7 ways to work with your hair during exercise sessions, including tips to protect your edges.
By Leslie Quander Wooldridge
You know how it can go. You’re supposed to work out, but you had an exhausting day at work. Or you’re busy taking care of loved ones (and yourself) at home. Or — wait for it — you’re worried about your hair.
I’ve been writing about health and wellness for years. So I know that if you fall into that last category, you’re not alone. While many of us are out here running marathons, lifting weights and looking fierce while killing it at the gym — we see ya’ll — some of us can sit on the sidelines (or on the sofa, let’s be real) because we don’t want to deal with our hair when we sweat. (Just 27 to 41 percent of adult Black women reported meeting federal physical activity guidelines according to one 2018 analysis of four national surveys in AIMS Public Health.)
I mean, washing our hair can be its own side hustle, even when we’re just prepping for a twist out. And a blowout and press can cost as much as dinner for two. (I’ve even skipped a sure-to-be-sweaty salsa party after a night in with my flat iron.) But physical activity can have serious benefits.
If you’re able to move, know that physical activity can help boost your energy and mood along with helping to control weight and preventing or managing concerns like high blood pressure and arthritis, Mayo Clinic reports. It also can help with cognition and better balance, according to the American Heart Association.
Exercise also can promote better sleep (just don’t do it too close to bedtime) and it may even help your sex life by, again, boosting your energy and potentially helping with arousal, according to Mayo Clinic.
Personal trainer and group fitness instructor Crystal Malone, based in Evanston, Illinois, wears her hair straight and understands how it can affect our motivation. “Clients are often afraid to sweat because they don’t want to ruin their hair,” she explains. “And to be honest, I’ve had my moments too. Especially when I have a special event coming.”
“These feelings are normal, but we can’t view skipping workouts as an option,” she adds. “We just have to get a little more creative. Exercising is always the best choice!”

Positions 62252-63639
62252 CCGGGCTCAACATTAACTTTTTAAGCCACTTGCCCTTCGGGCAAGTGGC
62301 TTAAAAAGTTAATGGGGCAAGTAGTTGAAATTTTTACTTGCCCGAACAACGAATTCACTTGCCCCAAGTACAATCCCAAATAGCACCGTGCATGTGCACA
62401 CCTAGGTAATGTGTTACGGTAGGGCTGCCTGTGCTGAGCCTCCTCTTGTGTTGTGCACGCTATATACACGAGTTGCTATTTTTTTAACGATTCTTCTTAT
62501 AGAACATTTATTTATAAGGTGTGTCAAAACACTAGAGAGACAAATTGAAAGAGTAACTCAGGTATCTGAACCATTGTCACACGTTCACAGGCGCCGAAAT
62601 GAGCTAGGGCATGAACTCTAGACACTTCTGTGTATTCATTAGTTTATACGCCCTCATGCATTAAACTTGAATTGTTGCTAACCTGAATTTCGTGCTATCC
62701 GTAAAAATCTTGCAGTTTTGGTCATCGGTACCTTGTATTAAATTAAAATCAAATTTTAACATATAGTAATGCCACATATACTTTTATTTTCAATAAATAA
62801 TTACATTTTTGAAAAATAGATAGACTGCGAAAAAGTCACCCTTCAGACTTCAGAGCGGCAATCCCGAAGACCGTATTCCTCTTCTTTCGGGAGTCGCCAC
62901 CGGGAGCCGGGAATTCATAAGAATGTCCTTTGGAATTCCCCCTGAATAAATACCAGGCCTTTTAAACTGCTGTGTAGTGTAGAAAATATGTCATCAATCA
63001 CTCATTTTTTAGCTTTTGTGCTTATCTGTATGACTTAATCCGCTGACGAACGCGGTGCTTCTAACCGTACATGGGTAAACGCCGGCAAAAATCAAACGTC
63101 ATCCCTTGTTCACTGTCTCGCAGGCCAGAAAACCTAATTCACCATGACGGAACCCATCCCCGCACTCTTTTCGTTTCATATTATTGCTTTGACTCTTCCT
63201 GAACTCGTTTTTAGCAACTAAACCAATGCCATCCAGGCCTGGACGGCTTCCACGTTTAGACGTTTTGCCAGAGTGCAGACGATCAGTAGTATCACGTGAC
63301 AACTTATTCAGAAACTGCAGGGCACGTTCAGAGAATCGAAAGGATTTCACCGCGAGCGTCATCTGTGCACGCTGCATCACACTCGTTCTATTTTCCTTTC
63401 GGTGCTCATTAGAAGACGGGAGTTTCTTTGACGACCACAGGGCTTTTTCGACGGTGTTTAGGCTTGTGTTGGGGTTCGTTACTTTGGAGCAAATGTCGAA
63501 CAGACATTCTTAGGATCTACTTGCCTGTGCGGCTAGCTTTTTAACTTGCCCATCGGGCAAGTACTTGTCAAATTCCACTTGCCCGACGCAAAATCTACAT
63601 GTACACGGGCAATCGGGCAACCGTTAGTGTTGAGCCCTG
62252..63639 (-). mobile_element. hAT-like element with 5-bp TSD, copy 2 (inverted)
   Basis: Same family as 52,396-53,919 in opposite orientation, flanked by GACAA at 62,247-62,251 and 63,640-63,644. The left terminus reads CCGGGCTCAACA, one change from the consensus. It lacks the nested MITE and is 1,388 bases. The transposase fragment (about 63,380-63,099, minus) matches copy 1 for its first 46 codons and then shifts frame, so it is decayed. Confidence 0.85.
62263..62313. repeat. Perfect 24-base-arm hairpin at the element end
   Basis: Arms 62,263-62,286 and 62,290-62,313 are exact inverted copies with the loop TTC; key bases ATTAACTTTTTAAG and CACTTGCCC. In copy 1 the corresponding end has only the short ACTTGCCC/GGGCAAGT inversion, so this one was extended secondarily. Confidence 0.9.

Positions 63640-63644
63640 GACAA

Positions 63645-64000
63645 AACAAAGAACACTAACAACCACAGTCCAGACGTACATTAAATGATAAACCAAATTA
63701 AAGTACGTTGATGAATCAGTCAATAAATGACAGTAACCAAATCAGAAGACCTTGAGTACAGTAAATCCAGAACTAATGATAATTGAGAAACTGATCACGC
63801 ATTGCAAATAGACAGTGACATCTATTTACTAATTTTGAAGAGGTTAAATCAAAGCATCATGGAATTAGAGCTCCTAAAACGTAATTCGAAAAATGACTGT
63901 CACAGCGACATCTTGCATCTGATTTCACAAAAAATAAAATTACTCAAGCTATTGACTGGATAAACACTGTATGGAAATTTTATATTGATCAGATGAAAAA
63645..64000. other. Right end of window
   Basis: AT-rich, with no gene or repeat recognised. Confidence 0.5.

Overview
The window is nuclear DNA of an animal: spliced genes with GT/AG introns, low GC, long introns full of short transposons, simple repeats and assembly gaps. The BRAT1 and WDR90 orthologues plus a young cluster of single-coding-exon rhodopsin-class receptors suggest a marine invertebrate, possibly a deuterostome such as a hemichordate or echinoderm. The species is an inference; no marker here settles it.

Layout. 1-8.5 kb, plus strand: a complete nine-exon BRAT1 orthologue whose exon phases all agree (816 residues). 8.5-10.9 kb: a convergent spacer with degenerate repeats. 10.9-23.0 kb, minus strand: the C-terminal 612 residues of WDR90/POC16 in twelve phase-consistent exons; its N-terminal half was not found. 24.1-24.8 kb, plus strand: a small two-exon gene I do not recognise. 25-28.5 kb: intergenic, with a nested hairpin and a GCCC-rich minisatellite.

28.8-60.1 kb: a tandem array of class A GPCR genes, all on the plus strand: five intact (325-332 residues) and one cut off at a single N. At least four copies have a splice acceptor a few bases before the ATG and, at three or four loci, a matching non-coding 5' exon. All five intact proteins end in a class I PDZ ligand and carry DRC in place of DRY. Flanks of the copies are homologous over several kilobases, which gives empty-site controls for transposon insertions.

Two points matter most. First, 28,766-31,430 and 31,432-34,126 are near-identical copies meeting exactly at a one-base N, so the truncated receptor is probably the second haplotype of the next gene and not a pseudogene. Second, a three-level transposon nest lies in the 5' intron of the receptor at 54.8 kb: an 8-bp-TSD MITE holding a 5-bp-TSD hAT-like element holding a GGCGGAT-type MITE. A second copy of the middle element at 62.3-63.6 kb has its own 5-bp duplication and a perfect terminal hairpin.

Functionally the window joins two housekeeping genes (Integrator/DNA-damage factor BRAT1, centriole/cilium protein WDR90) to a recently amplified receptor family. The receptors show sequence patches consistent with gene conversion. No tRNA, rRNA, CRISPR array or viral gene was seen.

So consider these workarounds if your hair seems to hold you back. And talk to your health care provider if you have questions or concerns about starting or continuing a fitness program.
Schedule your sweatiest sessions. Ideally, you’re getting “at least 150 minutes per week of moderate-intensity aerobic activity or 75 minutes per week of vigorous aerobic activity, or a combination of both,” the American Heart Association recommends. But preferably this activity should be spread throughout the week. So plan moderate activity (brisk walking, dancing and even gardening count!) when your style is fresh. And consider higher-intensity sessions (running or swimming laps) on, or close to, your wash days.
Be open to the new. All workouts don’t begin at the gym. Those that can get you moving without getting super sweaty also include yoga, tai chi and sculpting sessions. You can even try them over lunch.
Tie up your tresses. “Wrap your hair tightly in a satin scarf before your workout and allow your hair to dry before you take it off,” advises Malone. “The tight wrap will help to hold the hair straight when it gets damp.” Yes, this is Black girl wisdom 101, but we know it for a reason. I’m also a fan of buns to keep hair out of my face and pulled together.
Slick on some edge gel. You might be using it anyway because those baby hairs need to behave. “Edge gel is a lifesaver! When my roots revert to their natural state, I’ll slick my hair back into a ponytail,” Malone reveals.
Embrace your natural texture. You may feel more relaxed if styling your hair doesn’t feel like another marathon. For serious activity, a natural style could be the move.
Pop your hair into a pineapple. You know this style, a loose ponytail on top of your head for bedtime prep. But it also can help protect your curls from denting or frizzing during workout time, notes Malone.
Believe in braids. You don’t need them all over. Malone appreciates goddess braids along her hairline to help with puffy edges. But if you want more, go for it. To help avoid hair pulling and hair loss, just make sure you’re not braiding too tight or keeping the braids in too long.
And there it is: Our hair doesn’t have to stop us from taking control of our health. Now if we could only find more time. Oh, look … here are some quick tips for time management. We can help with that, too.